Planned geothermal heating project in Mons, Belgium receives necessary permit to proceed

Planned geothermal heating project in Mons, Belgium receives necessary permit to proceed Drawing for the geothermal heating plant in Mons, Belgium (source:
Alexander Richter 10 Dec 2020

The planned geothermal heating plant in Mons, Belgium has finally received permits to proceed with drilling likely to start in 2021.

In Wallonia/ Belgium, the use of deep geothermal energy is currently limited to the Mons-Borinage area, in the central part of Hainaut, so the Belgium country update at the European Geothermal Congress 2019.

There are today three geothermal heating networks using existing wells Saint-Ghislain, Douvrain and Ghlin. Developed by IDEA, a intermunicipality regional economic development agency, these networks are also currently managed by IDEA.  Read more on the project website (in French).

With funding from the European Regional Development Fund, a new geothermal plant has been planned in the city of Mons in the “Porte de Nimy” area. The project is planned to provide heating to a local hospital. It was initially planned to drill and complete a doublet of wells in 2020, construction in 2021 and the start of operation in 2022. But the permitting for the project has taken a long time.

So the news of this morning on the confirmation of a permit for the plant, are definitely good. The Minister of the Environment, Céline Tellier and the Minister of Regional Planning and Vice-President, Willy Borsus, have confirmed the issuance of the permit introduced by the inter-municipal IDEA for a geothermal heating plant project in Mons, in the park des Ursulines, along Boulevard Kennedy, so local news L’avenir.

This project could make it possible from 2024 to produce renewable energy for a minimum of 7 MW / year, which is equivalent to the consumption of 700 homes. The project involves the drilling of a geothermal well doublet to a depth of 2,500 meters.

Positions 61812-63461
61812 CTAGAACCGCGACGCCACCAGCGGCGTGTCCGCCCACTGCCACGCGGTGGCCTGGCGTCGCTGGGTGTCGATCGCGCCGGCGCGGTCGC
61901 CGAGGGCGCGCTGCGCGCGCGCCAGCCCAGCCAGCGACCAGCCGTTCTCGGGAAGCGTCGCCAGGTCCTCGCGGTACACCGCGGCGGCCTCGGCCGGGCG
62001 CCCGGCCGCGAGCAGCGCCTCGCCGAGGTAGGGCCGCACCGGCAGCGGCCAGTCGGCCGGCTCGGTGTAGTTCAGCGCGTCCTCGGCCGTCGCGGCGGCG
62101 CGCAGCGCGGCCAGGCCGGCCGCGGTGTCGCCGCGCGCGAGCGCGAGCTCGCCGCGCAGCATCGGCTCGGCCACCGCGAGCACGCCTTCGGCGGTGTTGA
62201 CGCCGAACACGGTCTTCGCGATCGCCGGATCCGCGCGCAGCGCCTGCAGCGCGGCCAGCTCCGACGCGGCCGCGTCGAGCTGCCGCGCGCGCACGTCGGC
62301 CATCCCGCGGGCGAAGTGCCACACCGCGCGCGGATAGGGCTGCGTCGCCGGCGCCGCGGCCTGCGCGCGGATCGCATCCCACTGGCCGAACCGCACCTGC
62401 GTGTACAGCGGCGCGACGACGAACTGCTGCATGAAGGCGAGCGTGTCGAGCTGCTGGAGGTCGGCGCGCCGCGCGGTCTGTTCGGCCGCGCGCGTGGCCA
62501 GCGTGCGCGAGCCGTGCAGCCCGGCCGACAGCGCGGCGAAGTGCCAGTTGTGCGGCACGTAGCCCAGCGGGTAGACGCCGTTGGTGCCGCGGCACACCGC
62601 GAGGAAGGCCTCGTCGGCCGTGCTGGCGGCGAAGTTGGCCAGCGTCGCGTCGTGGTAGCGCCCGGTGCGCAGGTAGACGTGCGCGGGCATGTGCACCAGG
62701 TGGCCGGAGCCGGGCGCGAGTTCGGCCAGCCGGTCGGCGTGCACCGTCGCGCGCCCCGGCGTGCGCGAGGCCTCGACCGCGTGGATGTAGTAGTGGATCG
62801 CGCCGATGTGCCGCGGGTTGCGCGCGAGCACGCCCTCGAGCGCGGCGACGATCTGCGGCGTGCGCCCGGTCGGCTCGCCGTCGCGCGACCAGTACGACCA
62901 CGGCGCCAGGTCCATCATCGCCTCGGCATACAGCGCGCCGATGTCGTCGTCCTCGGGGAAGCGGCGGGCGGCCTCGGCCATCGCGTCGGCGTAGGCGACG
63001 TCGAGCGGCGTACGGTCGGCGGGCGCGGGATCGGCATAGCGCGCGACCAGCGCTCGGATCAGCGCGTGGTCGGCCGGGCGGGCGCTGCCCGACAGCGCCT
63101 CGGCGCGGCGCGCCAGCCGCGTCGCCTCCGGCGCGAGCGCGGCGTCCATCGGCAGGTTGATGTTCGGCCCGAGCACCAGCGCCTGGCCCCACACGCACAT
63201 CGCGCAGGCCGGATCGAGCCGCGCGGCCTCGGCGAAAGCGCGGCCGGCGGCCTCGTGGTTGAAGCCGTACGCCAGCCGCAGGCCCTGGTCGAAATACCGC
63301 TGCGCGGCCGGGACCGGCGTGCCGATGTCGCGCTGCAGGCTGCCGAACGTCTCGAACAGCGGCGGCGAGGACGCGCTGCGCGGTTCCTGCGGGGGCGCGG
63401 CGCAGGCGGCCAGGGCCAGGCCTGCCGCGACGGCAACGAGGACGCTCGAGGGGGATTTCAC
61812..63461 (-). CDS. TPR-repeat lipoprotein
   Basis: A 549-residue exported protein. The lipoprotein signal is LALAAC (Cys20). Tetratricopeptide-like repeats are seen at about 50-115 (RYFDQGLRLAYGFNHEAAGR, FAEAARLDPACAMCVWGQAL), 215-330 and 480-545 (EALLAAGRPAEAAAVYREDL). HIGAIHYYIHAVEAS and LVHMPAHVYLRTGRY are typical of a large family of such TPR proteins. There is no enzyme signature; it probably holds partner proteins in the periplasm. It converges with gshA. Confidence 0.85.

It is a question of making energetic use of geothermal water which comes from the subsoil in a natural way and not of using the hydraulic fracturing technique, which is more risky in terms of stability.

“This permit was granted under conditions: in particular taking into account the recommendations of the environmental impact study, the protection of groundwater and the establishment of a support committee with local residents. All the arguments of the appeal have been examined ”, underlines the Walloon Minister of the Environment Céline Tellier. These conditions must in particular make it possible to limit the nuisance of the site as much as possible.

Willy Borsus, Minister of Regional Planning, underlines “the particular attention paid to the harmonious integration of the geothermal project in its urban context. […] The footprint of the main powerhouse building has been reduced both by the semi-underground nature of the project and by the facing materials used. ”

The project is located near the Ambroise Paré hospital, which will be the main consumer. Subsequently, it could benefit other institutions located nearby. For the project leaders, location in an urban area is important: the closer the geothermal plant wells are to the end consumer, the less energy losses there will be.

Source: L’avenir